Chanting and singing the texts of the Haggadah is generally observed in all Jewish communities, each one according to its peculiar style and custom. Although the celebration of the seder night is a family affair in which nobody is obliged to sing, it is customary to do so according to the example set by one’s parents. From a musical point of view, the Haggadah text offers opportunities for solo chant as well as for responsorial and community singing. The scope of singing styles encompasses the simple chant (of the narrative and didactic sections), a more developed and melodious recitation that blends well with the responses of the company (for psalms and the old-style hymns), and melodies sung by all those present (for the more recent songs). The melodic recitations often come close to the simpler forms of synagogue chant; the Ashkenazi reader, for instance, largely uses the Adonai Malakh Shteyger, while the Jews of Iraq employ their Tefillah mode for some chapters.
The psalms of the Hallel are usually intoned to the ancient patterns of psalmody (see Jewish Music) and sung with great enthusiasm; already in the Gemara a proverb is quoted which says that singing the Hallel “cracks the ceiling” (TJ and TB, Pes. 7:12). The stanzas of the medieval poems that conclude the Haggadah, however, are given veritable song tunes in contemporary and past popular styles. These tunes vary from family to family and constitute a still unexplored treasure of folklore.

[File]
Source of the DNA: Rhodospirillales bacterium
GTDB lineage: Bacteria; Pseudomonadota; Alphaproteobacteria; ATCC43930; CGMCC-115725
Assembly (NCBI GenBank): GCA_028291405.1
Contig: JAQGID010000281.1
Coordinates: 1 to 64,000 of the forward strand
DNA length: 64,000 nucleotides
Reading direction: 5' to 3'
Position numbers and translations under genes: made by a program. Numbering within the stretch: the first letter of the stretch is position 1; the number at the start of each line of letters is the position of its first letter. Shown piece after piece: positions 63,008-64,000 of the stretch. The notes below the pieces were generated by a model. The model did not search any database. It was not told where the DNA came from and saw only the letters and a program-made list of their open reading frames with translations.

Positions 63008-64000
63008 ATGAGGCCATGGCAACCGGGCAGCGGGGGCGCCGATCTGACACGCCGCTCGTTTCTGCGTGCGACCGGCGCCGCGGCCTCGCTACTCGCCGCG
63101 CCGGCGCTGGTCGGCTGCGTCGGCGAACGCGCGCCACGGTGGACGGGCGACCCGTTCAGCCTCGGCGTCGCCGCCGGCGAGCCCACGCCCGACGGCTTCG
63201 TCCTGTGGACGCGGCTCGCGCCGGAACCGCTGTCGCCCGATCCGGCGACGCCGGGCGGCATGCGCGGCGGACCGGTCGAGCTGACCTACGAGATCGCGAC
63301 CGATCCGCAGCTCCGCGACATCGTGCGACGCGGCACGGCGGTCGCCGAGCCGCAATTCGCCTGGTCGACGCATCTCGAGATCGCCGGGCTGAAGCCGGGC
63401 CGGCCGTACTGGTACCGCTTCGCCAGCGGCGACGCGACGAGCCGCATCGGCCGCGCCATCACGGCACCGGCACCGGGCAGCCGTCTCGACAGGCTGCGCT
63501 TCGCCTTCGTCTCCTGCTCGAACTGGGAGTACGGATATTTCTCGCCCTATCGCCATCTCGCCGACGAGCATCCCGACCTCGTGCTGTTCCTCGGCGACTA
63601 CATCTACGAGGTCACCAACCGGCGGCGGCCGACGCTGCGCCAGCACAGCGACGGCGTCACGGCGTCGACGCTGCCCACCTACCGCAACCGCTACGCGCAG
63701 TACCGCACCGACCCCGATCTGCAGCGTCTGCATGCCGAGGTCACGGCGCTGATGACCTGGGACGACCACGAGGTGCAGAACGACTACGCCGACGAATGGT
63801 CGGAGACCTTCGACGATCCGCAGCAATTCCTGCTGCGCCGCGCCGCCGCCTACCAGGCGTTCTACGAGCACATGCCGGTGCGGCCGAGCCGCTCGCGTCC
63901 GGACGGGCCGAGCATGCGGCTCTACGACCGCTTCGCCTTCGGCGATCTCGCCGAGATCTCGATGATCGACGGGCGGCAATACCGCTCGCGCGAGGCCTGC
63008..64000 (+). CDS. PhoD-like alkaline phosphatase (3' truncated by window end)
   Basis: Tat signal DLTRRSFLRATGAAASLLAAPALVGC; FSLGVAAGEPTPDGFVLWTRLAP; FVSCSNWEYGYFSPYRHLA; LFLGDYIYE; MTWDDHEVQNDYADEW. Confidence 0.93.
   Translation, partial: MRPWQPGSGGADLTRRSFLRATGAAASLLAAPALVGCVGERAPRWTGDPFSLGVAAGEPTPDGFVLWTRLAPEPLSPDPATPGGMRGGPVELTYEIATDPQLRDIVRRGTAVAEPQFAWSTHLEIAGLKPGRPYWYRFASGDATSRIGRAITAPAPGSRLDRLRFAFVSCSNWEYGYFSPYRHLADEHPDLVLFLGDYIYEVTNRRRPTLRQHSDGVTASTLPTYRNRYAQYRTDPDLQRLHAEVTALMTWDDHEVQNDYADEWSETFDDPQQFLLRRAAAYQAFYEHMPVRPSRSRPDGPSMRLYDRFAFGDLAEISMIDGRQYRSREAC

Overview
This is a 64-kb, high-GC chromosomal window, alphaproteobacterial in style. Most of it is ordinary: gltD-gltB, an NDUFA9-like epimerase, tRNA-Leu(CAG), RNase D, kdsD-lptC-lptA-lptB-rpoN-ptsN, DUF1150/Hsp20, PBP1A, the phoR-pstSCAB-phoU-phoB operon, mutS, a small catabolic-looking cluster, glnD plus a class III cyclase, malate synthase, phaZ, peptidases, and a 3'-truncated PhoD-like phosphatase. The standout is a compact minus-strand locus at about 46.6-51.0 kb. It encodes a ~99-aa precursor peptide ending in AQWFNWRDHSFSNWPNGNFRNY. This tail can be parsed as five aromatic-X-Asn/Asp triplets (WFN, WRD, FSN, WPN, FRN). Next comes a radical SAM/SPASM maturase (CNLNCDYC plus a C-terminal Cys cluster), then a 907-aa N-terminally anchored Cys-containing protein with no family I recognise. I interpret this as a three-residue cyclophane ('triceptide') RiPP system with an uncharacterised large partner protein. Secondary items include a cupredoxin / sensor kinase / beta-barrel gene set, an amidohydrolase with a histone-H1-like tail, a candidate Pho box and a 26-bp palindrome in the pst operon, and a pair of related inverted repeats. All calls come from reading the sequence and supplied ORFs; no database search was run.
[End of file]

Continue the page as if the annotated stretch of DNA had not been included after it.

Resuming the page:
Melodies in the folk style are normally attached to the poems Addir Hu, Ki Lo Na’eh (Addir bi-Melukhah), Eḥad Mi Yode’a, belonging to the widely disseminated category of “counting songs,” and Ḥad Gadya. Less frequent are Ḥasal Seder Pesaḥ and the two acrostical hymns following it, as well as certain psalm verses and responsorial refrains in the earlier sections. The homelike atmosphere of Haggadah reading also permitted singing these poems in the vernacular. In the Ashkenazi community, this custom is not attested later than the 18th century when it appears to have been abandoned. The Sephardim, however, not only continue singing the poems in the Ladino vernacular but extend this even to more formal chapters such as Ha Laḥma Anya. There is an example from Bulgaria in which every Ladino verse is repeated immediately in Bulgarian and Turkish; the Bulgarian version was to serve the young generation, the Turkish text was meant for the older one, while Ladino was for all.